Do Yourself a Solid. Use the Benjamin Franklin Effect

Pete Weishaupt
Apr 6, 2017 · 3 min read

You can observe a lot just by watching. — Yogi Berra

The Benjamin Franklin Effect is defined as the psychological phenomenon in where a person who has performed a favor for someone is more likely to do another favor for that person than they would be had they received a favor from that person. We would appear to internalize the reason we helped that person is because we like them.

As Benjamin Franklin put it in his autobiography: “He that has once done you a kindness will be more ready to do you another, than he whom you yourself have obliged.”

I interpreted this as a guy will probably more likely do you another favor if he’s already done you one, than want to do you a favor because he “owes” you one.

The story, as told by Benjamin Franklin, shows how he dealt with a rival legislator. Franklin says having heard the rival had a certain book in his library, he wrote a note asking to borrow the book. This rival legislator agreed to lend Franklin the book (a favor). After Franklin returned the book with a thank you note, he noticed the rival legislator, who hadn’t ever spoken to him before, did so, and with a great civility. Afterwards, the two became great friends and the friendship continued until the death of the legislator. In other words, they became BFFs.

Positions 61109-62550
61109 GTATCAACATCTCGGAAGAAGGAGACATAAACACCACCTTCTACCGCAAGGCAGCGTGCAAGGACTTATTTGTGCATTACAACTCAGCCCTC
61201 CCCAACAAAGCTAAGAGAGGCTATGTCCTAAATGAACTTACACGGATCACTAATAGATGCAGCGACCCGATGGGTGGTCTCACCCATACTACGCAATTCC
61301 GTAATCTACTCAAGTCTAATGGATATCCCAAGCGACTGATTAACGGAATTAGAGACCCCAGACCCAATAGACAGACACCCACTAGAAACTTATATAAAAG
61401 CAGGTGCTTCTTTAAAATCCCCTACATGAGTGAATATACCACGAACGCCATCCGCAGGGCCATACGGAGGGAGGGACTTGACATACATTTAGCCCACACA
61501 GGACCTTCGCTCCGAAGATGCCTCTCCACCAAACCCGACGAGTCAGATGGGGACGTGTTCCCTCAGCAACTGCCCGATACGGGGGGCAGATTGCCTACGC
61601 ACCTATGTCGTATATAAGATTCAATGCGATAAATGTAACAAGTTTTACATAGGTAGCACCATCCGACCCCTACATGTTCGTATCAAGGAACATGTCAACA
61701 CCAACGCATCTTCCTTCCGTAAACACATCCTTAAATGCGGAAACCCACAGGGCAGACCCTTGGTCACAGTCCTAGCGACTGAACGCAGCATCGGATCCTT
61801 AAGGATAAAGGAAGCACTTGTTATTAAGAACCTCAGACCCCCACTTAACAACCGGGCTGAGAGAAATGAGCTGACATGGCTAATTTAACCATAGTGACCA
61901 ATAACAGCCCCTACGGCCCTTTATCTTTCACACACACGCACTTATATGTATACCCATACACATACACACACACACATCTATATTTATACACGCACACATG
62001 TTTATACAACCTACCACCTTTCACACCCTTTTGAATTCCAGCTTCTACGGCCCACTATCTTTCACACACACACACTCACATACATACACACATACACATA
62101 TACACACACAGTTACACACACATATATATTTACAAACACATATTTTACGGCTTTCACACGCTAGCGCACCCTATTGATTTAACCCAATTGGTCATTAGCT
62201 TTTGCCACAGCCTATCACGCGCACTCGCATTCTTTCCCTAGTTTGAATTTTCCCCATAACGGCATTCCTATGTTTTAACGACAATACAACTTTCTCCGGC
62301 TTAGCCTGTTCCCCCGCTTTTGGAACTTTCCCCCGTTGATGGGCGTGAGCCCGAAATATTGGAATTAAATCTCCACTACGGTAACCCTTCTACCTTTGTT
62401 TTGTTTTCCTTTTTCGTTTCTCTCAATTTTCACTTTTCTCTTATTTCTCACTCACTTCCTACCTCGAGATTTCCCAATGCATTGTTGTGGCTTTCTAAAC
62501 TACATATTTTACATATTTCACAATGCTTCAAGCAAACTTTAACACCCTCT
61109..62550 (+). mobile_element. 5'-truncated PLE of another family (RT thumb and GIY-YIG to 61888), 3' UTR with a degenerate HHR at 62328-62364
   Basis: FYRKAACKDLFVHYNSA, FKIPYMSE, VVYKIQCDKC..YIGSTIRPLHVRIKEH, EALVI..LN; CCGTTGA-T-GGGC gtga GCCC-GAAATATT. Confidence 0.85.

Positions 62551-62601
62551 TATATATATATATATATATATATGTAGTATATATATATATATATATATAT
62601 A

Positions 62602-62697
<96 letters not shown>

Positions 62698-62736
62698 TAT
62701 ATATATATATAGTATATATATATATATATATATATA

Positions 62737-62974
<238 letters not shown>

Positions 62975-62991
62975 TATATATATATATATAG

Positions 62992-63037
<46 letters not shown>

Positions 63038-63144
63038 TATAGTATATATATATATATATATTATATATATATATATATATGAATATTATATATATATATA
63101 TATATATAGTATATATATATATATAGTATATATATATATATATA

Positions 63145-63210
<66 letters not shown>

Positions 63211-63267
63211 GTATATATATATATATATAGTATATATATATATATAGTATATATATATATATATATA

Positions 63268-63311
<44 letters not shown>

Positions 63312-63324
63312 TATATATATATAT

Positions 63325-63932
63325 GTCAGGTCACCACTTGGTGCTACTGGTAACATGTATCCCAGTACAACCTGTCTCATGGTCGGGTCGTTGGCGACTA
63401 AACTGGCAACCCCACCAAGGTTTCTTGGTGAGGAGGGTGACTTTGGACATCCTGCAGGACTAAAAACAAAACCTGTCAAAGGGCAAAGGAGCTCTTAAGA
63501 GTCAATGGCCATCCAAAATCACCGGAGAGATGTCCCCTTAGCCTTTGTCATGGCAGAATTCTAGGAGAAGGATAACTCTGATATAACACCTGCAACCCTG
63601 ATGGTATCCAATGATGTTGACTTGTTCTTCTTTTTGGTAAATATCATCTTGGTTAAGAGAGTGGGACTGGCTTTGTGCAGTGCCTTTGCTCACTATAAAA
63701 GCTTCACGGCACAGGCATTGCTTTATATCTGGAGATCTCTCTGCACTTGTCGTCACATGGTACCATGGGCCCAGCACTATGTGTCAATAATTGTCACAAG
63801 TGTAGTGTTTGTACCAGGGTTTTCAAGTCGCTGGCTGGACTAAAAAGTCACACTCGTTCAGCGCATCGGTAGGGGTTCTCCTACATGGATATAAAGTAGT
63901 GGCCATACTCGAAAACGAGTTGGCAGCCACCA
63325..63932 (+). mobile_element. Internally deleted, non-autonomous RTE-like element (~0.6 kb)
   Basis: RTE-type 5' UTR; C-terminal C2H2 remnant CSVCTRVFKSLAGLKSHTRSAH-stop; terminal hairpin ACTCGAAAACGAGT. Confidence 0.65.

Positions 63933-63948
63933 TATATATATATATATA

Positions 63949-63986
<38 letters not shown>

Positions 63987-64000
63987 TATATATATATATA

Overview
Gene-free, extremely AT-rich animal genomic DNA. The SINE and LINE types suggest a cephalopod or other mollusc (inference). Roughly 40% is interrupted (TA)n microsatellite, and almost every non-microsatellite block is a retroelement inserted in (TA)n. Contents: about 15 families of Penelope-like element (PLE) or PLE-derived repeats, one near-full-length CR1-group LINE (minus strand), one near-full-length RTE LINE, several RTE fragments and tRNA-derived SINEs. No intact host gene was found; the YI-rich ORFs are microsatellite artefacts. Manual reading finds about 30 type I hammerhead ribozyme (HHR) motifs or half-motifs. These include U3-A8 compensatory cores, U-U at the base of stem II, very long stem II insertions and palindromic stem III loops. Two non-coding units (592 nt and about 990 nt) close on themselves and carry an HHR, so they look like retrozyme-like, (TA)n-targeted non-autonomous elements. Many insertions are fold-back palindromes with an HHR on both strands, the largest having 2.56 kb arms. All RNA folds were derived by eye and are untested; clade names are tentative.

The 800lb brains describe this perception of Franklin as representative of cognitive dissonance, which says people change their attitudes or behavior to resolve tension, or dissonance, between thoughts, attitudes, and actions. In the case of Franklin, the dissonance between the rival legislators negative attitude of Franklin, and his acknowledgement he’d done Franklin a favor by lending him the book, was unwittingly resolved by turning the negative attitude into a lifelong friendship.

As I first understood it, if someone does you a favor, they can’t possibly not like you. We don’t do favors for people we don’t like. Armed with this discovery, and maybe not fully understanding it, I was ready, fire, aim for a situation in my previous job.

The boss and I had gotten off to a rather rocky start. I had questioned some things and was basically told not to rock the boat. As an example, my boss pointed to another employee who had rocked the boat, was passed over for promotion, and shortly after had to retire. I was told, “don’t be that guy.” This situation culminated in a mutually agreed, off-the-record, non-attributable, closed door meeting. Harsh words were exchanged, and the next few weeks turned into months of animosity. You could’ve cut the bad air between us with a knife.

During this time, having learned of the Benjamin Franklin Effect and discovering my boss was an avid golfer, the wheels in my head started turning. Knowing of his love for golf, I simply asked him for some advice on which type of putter to use. He ended up lending me one of his. Weirdly, or maybe exactly as was supposed to happen based on cognitive dissonance, we ended up becoming really good friends. He’s retired now, but we still see each other from time to time and remain friends.

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